What happens when you take an opioid?
Opioids are powerful medications that relieve pain by lessening pain signals to the brain. Commonly prescribed opioids are hydrocodone (Vicodin), oxycodone (OxyContin, Percocet), morphine (Kadian, Avinza), codeine, and other similar drugs.
What drug does what?
Hydrocodone is prescribed the most (treats a variety of pain such as pain from dental procedures or injuries). Oxycodone is similar, but more potent, and is usually reserved for more severe pain, or pain not responding to hydrocodone.
Morphine is often used before and after procedures to treat severe pain.
Codeine is used to treat mild pain, and sometimes severe coughs (codeine also suppresses the cough center).
How is the brain affected?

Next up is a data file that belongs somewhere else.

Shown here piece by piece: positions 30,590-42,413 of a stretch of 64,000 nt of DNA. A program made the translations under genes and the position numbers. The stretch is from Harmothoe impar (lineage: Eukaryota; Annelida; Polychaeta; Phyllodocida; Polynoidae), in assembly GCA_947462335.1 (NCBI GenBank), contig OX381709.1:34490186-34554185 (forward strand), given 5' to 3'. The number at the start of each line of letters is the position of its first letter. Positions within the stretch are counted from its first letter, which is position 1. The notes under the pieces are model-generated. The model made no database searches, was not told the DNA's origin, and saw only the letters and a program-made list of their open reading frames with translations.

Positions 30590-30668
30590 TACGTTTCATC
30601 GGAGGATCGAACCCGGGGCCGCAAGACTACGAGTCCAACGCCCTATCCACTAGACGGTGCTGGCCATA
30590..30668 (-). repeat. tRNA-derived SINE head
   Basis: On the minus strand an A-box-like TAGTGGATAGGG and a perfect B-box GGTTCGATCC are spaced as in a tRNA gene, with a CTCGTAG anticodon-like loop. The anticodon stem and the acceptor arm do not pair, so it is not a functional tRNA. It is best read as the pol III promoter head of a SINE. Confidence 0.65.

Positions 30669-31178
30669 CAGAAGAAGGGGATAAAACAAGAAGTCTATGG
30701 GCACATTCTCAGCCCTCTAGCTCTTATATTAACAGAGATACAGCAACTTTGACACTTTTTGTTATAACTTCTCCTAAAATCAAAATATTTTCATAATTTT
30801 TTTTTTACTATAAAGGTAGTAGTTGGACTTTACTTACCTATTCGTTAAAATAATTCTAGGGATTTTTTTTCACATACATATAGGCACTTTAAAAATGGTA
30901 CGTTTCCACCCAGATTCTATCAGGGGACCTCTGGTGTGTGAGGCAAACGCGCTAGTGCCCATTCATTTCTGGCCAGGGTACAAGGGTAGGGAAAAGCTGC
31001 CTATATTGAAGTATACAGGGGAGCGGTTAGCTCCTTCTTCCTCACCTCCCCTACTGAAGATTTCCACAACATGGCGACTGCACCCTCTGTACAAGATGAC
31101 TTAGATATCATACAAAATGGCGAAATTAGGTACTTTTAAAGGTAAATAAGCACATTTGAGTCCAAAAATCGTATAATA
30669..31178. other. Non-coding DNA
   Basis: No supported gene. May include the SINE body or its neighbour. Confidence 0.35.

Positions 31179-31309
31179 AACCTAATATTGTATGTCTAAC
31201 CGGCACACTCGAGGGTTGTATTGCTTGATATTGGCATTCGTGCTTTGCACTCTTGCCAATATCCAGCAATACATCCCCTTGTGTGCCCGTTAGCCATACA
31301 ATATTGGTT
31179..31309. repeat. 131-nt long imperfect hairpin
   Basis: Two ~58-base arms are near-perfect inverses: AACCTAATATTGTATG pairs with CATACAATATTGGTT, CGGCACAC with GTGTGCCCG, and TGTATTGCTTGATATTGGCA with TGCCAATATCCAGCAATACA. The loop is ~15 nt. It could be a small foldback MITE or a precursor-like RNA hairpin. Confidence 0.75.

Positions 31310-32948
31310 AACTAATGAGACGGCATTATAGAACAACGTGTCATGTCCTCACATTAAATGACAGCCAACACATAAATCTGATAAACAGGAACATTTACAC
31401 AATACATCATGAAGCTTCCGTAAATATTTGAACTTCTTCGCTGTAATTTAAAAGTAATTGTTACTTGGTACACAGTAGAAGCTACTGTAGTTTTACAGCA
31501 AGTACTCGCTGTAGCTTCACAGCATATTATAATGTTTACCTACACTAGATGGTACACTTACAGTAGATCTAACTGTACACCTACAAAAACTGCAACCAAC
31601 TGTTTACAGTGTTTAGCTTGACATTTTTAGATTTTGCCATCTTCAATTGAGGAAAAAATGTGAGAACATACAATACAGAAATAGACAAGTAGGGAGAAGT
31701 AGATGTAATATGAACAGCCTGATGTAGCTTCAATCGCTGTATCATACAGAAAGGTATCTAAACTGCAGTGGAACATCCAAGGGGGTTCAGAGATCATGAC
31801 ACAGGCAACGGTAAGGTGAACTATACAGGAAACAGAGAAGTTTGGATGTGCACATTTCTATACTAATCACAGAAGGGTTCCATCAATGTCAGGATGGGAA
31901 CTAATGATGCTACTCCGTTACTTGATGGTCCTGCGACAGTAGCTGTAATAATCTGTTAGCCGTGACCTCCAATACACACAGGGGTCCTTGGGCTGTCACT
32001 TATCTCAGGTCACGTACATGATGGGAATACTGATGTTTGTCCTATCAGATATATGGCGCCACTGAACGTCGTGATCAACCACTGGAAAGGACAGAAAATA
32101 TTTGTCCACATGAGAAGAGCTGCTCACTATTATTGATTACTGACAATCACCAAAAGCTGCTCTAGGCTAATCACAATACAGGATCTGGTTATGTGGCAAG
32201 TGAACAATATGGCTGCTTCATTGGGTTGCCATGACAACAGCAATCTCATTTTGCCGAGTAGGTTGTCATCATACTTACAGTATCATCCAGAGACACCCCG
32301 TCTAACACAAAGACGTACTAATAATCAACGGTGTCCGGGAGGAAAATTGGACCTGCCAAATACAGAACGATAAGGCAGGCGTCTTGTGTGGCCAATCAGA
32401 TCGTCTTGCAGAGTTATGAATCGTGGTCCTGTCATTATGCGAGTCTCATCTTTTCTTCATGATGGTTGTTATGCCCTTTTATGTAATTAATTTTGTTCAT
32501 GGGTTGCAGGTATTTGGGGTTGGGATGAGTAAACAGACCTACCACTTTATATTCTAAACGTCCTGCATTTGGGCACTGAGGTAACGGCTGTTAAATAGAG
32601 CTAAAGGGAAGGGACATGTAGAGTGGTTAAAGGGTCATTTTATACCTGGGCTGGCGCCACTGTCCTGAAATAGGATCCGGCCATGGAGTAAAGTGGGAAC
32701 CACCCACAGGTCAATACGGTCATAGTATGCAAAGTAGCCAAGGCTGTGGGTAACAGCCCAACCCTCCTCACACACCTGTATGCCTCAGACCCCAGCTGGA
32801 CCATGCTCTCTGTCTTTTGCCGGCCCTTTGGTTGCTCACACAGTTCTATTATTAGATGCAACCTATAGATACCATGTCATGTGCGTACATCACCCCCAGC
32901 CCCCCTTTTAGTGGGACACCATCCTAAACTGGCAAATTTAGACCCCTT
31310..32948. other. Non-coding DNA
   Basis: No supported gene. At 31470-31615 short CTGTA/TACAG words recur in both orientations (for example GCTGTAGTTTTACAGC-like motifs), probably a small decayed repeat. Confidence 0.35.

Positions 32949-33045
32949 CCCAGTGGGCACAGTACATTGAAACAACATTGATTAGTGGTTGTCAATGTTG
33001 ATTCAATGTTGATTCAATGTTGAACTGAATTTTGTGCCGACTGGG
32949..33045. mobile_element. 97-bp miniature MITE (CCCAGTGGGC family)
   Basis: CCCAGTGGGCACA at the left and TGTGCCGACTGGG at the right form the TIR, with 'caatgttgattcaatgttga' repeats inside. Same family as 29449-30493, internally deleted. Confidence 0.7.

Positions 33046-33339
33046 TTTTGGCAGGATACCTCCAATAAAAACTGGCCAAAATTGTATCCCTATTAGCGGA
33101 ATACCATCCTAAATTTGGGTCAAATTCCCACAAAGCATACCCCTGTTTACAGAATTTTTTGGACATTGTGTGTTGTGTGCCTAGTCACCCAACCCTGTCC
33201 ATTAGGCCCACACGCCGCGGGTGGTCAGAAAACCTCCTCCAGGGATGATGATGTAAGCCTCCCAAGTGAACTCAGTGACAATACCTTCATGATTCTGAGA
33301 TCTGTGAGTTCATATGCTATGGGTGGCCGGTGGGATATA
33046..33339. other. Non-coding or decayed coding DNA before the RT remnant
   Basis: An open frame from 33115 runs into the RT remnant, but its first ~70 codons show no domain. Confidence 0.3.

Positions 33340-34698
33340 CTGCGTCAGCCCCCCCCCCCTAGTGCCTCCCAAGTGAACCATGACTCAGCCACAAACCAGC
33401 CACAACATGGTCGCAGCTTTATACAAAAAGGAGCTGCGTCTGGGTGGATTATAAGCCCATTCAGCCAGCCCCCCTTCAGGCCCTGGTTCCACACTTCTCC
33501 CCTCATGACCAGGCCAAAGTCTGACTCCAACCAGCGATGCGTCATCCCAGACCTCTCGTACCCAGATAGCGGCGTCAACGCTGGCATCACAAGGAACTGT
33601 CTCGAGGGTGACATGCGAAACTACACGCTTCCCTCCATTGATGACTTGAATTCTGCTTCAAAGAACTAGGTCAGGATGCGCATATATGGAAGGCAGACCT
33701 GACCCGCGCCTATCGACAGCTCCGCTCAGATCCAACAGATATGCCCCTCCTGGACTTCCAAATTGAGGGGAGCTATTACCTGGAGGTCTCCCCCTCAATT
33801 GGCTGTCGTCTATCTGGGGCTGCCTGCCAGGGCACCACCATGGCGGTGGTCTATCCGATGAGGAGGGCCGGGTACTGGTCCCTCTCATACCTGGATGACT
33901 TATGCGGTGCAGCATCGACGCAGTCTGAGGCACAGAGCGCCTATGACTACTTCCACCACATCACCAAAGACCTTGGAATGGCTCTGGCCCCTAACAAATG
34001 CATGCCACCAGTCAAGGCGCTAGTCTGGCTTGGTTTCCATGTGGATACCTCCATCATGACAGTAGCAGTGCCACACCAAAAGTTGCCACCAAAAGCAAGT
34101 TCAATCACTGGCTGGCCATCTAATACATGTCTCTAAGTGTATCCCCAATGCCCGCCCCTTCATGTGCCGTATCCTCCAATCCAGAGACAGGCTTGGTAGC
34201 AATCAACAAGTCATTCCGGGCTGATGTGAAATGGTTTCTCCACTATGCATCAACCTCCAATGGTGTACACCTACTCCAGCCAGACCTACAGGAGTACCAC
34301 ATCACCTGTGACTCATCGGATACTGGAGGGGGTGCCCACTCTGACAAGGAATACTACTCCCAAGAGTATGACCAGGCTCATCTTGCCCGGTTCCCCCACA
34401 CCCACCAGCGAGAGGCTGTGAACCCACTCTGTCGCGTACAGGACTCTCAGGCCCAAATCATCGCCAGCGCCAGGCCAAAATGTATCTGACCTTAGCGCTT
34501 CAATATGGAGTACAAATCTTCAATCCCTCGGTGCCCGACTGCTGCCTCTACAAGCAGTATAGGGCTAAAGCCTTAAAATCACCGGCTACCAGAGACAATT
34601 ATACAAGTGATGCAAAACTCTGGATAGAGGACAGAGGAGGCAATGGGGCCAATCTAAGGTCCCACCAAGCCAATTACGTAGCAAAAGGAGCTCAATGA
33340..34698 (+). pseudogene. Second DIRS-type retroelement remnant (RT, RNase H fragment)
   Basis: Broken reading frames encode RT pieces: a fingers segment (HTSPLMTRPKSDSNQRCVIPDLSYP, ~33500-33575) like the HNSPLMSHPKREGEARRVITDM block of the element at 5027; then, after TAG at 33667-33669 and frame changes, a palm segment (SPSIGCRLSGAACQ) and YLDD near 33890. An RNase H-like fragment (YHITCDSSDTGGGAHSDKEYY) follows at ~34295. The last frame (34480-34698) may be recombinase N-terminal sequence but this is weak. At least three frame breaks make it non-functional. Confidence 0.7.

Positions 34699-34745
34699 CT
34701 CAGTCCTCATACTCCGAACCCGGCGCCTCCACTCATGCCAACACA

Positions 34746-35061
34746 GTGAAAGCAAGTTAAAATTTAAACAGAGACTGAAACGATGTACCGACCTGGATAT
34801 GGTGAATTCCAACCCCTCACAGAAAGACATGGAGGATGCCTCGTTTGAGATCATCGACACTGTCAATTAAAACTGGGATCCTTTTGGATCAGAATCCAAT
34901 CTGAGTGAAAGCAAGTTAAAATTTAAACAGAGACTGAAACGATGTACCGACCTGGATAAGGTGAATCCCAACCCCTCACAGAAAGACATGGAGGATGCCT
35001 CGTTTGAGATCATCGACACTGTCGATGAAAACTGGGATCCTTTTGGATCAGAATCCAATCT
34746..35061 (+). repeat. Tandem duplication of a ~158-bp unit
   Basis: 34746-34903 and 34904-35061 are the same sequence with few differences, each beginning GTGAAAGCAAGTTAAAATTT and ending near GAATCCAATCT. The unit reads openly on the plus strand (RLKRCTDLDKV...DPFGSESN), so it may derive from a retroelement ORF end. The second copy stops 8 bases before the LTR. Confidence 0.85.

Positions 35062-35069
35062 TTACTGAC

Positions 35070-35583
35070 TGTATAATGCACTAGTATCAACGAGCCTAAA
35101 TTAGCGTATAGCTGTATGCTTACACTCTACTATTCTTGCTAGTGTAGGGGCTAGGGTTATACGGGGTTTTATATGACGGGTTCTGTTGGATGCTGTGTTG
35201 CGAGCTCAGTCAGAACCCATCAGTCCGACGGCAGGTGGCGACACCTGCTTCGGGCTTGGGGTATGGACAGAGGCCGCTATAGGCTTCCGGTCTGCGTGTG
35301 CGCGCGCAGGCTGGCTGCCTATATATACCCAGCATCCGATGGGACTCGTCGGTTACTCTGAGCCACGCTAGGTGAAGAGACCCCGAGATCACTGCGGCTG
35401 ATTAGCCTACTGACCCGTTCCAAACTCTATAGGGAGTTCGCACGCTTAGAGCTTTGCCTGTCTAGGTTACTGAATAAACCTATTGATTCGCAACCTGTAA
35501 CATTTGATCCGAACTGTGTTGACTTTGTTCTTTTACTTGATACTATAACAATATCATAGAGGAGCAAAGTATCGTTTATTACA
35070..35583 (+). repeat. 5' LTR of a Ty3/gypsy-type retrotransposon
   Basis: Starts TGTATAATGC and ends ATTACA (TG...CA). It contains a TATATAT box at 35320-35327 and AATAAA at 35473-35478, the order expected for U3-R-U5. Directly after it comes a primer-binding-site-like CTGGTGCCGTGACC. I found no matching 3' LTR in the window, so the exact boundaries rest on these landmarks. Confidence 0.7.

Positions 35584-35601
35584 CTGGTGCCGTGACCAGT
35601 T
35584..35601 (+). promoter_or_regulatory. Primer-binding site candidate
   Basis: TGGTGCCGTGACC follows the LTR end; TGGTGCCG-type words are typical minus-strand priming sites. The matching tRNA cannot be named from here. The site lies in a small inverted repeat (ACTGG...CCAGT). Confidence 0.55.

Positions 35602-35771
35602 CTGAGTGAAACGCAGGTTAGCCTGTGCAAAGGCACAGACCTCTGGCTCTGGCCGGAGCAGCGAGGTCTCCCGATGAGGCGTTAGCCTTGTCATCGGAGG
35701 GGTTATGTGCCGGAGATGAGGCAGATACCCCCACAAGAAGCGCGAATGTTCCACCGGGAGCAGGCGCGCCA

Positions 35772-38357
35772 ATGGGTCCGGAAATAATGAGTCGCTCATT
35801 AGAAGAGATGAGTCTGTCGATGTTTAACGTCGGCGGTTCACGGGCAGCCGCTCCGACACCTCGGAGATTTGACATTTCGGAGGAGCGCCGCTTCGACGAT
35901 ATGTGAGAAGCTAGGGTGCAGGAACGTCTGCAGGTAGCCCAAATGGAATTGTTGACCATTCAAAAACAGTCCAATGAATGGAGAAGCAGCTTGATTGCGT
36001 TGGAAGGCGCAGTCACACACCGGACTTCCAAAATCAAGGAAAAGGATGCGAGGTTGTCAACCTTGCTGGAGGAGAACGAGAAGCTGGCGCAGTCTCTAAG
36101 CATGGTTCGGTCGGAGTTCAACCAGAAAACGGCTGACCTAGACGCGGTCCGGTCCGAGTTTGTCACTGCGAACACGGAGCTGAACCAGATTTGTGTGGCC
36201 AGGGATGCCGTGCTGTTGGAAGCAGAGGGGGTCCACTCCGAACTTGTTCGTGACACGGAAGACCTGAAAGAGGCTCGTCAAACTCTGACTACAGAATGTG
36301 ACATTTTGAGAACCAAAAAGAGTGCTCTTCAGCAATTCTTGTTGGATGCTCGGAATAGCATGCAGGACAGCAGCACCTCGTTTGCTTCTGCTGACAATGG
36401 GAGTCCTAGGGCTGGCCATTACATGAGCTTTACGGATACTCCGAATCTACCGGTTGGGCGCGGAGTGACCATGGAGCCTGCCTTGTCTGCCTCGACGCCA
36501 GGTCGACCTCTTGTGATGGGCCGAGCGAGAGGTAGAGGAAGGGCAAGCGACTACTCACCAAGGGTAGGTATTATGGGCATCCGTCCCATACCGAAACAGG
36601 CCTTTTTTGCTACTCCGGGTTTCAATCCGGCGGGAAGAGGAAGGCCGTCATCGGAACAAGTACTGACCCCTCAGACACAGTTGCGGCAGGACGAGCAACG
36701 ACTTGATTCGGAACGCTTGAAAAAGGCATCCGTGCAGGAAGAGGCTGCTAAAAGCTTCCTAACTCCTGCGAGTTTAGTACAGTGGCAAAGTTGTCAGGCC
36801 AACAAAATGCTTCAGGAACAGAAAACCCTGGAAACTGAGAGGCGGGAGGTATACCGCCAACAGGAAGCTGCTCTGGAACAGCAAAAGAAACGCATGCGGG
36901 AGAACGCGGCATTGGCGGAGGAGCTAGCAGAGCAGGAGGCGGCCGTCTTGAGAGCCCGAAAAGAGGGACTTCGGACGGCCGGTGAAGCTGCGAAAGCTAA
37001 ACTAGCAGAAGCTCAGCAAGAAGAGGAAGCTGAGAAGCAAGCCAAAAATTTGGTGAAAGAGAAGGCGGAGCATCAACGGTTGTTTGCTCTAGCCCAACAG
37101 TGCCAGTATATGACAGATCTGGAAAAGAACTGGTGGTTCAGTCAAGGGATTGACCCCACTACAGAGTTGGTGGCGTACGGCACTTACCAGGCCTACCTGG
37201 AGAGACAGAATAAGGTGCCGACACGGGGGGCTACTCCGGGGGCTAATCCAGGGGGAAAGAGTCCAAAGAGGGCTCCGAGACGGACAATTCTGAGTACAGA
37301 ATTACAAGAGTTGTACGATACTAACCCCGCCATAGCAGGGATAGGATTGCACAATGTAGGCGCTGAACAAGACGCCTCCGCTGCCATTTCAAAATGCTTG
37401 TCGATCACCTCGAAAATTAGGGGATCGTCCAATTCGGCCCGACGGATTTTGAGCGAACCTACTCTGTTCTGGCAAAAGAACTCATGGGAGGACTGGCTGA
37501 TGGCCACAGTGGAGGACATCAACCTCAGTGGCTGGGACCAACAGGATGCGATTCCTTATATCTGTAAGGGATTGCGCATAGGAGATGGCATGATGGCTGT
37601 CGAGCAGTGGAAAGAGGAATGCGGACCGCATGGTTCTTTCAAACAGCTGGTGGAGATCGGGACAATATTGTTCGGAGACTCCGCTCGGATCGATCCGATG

Opioids attach to opioid receptors (special proteins found in the brain, spinal cord, GI tract and other organs). Pain is reduced when drugs attach to specific types of these receptors. Side effects vary and can include: drowsiness, nausea, mental confusion, constipation, and for some opioids, can decrease breathing.
Some people feel euphoria after taking an opioid medication, because the reward region of the brain is affected, but this is not true for everyone.
What is the difference between opioid dependence and addiction?
Dependence happens because of normal adaptions to chronic exposure to a drug. Someone who is dependent will experience withdrawal if he/she abruptly reduces or stops the drug. Symptoms can vary from mild to severe. Dependence can be managed medically by slowly tapering off the drug.
Often, a person who is dependent can develop tolerance and may need a higher dose of medication to get the same effect. This can be difficult for a physician to distinguish (it is sometimes hard to differentiate between the development of a drug problem or a real medical need). This is why physicians must be aware of their patients’ symptoms and function during treatment.